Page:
The University of Georgia is known for its rich, extensive history, dating back to its founding in 1785. The UGA dining halls are no exception. Here are some almost-forgotten factoids that any hungry Dawg can appreciate (if you're willing to think back in time longer than the 20 minutes that your sandwich has been in existence).
All facts, unless cited otherwise, are from The History of the University of Georgia Food Services (1991), obtained from UGA Auxiliary Services.
1. Denmark Hall
Denmark Hall, which is now used for lectures, actually served as a dining hall for more than four decades from when it was erected in 1901.
Also known as "The Beanery," Denmark once offered daily meals for up to 250 students, serving 49 at a time. Food service cost just $9-10 per month back then, which was much more affordable than most local restaurants at the time.
2. The Old Bolton
Serving an average of 6500-7500 students on a daily basis, Bolton dining hall is currently the largest and arguably nicest dining hall on campus.Its award-winning atmosphere can be attributed to its fresh remodel in 2014, when it replaced the old dining hall of the same name (aka Old Bolton).
Old Bolton was located about 800 feet up Baxter Street from its current location, resurrected in 1963. It could seat 775 patrons, while the new one has space for more than a thousand.
In the east wing of the building, many banquets have been catered by Food Services, among which former US President Jimmy Carter and one of the Kennedy brothers have eaten.
Old Bolton already had a pasta, Mexican and sandwich section. However, the new Bolton includes all that plus a 50s-style milkshake bar, and an all-day breakfast section with made-to-order omelettes, waffles, and pancakes.
3. UGA Farm
One hundred years ago, the food served in the dining hall came directly from their own food production. The university ran a farm on 105 acres, which had a poultry house with 500 chickens, a dairy barn with 27 cows, a vineyard for 250 grape vines, and a canning house for vegetables and fruit. This helped keeping meal prices low and allowed Food Services to offer scarcities like eggs in the winter.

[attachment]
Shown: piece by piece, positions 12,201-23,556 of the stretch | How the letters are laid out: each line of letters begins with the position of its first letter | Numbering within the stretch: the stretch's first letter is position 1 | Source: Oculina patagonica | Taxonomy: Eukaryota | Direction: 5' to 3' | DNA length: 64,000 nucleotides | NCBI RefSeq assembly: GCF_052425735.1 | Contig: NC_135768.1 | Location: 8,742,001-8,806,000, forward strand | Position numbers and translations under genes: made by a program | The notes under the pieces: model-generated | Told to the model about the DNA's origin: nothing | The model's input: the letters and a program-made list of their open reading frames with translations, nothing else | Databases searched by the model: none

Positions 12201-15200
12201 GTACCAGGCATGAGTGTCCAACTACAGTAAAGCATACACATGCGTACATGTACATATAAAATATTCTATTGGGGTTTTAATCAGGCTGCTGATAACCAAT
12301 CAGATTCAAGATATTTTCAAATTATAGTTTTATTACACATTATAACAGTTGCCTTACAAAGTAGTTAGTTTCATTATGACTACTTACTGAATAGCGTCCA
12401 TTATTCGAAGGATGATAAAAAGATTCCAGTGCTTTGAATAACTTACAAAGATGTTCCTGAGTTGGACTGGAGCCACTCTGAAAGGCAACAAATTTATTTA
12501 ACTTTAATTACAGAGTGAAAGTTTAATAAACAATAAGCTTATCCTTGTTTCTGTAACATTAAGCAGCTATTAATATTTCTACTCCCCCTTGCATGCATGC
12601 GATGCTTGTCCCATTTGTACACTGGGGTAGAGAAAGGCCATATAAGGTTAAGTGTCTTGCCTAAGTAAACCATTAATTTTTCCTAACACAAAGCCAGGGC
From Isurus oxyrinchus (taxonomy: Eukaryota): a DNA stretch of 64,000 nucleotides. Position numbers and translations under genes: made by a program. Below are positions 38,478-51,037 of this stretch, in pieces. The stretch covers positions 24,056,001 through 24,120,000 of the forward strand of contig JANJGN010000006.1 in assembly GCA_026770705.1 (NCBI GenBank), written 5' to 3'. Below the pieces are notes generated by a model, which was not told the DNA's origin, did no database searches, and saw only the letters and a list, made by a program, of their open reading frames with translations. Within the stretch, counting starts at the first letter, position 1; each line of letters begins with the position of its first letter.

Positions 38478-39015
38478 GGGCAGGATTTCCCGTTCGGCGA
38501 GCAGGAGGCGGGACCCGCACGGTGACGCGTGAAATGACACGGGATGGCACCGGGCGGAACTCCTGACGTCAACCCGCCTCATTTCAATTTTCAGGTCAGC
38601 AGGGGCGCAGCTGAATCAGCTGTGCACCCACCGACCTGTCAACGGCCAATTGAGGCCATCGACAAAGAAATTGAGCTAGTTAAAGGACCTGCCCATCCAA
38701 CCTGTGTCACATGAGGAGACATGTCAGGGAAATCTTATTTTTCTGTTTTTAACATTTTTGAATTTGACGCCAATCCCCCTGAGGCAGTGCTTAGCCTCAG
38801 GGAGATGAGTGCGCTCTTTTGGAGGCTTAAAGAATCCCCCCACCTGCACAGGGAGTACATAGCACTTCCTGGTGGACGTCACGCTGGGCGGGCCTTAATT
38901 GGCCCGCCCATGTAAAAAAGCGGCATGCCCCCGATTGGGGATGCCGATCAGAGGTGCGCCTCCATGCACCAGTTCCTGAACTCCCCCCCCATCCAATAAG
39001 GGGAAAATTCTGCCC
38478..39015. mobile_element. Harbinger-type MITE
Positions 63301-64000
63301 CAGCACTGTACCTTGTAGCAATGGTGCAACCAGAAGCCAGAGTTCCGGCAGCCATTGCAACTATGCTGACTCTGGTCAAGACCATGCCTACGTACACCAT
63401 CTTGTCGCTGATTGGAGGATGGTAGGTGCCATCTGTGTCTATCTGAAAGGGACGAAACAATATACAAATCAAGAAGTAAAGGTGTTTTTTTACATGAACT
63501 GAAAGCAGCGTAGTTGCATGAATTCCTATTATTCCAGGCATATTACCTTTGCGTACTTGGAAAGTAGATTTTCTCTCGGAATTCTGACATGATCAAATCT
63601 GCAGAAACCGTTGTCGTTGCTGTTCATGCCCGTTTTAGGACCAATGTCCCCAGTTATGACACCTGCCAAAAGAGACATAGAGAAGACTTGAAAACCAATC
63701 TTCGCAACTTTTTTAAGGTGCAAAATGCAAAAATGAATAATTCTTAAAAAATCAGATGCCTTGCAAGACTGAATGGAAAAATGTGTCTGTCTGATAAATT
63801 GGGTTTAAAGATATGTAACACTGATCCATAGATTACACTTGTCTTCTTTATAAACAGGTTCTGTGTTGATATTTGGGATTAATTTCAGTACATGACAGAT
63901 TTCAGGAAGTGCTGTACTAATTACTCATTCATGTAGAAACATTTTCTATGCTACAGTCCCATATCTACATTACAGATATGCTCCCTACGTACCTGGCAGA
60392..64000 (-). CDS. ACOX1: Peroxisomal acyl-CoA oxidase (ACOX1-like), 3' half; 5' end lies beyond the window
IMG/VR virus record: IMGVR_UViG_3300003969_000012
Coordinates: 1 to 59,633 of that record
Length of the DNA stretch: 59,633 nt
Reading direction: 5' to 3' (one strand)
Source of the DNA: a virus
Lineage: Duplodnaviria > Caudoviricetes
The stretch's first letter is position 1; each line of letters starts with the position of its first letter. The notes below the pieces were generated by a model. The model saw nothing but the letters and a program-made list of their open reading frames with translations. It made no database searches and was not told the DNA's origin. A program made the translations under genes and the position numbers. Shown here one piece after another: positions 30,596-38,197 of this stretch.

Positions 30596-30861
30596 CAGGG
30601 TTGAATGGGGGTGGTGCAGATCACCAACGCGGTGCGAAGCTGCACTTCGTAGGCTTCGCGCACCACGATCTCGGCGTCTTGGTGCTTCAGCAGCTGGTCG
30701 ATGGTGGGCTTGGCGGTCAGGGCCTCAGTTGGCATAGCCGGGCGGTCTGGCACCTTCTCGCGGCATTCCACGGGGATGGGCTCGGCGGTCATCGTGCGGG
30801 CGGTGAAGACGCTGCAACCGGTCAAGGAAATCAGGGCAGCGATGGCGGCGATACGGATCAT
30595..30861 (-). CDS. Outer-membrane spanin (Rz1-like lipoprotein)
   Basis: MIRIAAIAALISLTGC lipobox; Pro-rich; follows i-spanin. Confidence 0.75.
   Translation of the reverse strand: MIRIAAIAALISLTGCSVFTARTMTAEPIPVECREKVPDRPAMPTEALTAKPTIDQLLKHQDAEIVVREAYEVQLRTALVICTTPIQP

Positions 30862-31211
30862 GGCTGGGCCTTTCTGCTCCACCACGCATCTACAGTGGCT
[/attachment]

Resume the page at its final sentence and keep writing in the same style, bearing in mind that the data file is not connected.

Oglethorpe dining hall (aka O-House) was actually owned by University Inns, Inc., a private firm. UGA alumni may remember the dining hall for the dances that were often held there.
UGA Food Services acquired O-House in 1979, 14 years after it was built. Renovations included upgraded equipment and a larger staff, as the capacity of the dining hall increased three-fold.
The acquisition also included the Oglethorpe residence hall as well as a pool behind the dining hall. During its renovation in 2012, the pool was filled and a large extension of the dining hall built on top of it.
In 1987, the dining hall was renovated to buffet-style, where students could serve themselves. Currently, it has multiple dining concepts including a Mongolian Grill, Mexican fare, and the Joe at the O' coffee bar where students can use a touch screen to order custom coffee drinks.
5. McWhorter Athletic Dining Hall
Walking past the UGA Coliseum, you wouldn’t think that a dining and residence hall once stood there. However, there was actually a complex similar to today's O-House called McWhorter Hall. It was named after Robert McWhorter, a former mayor of Athens, law professor, and a famous UGA football player.
Constructed in 1967, McWhorter exclusively served athletes who lived a little too isolated back then, as they lived and ate in the same place together.The hall offered one of the best amenities within the South East Conference, and allowed coaches to better control their student athletes' diets. In 2005, McWhorter was demolished and replaced by a parking lot.
6. Taste of Home Café
Taste of Home is a program where families can submit their own recipes that will be served at a large event. Hosted by UGA Food Services every year since 1987, students get a chance to dine with their families and remember what eating was like before all the pizza and canned ravioli in college.
While you can also enjoy a selection of these dishes in the UGA dining halls, there used to be a café which served them exclusively. It was located on the 4th floor of Tate and remained open until 2013.
7. Nutrition Website
Who doesn’t like searching through hundreds of pages and showing everyone that they’re super serious about nutrition? We certainly have today's technology to thank.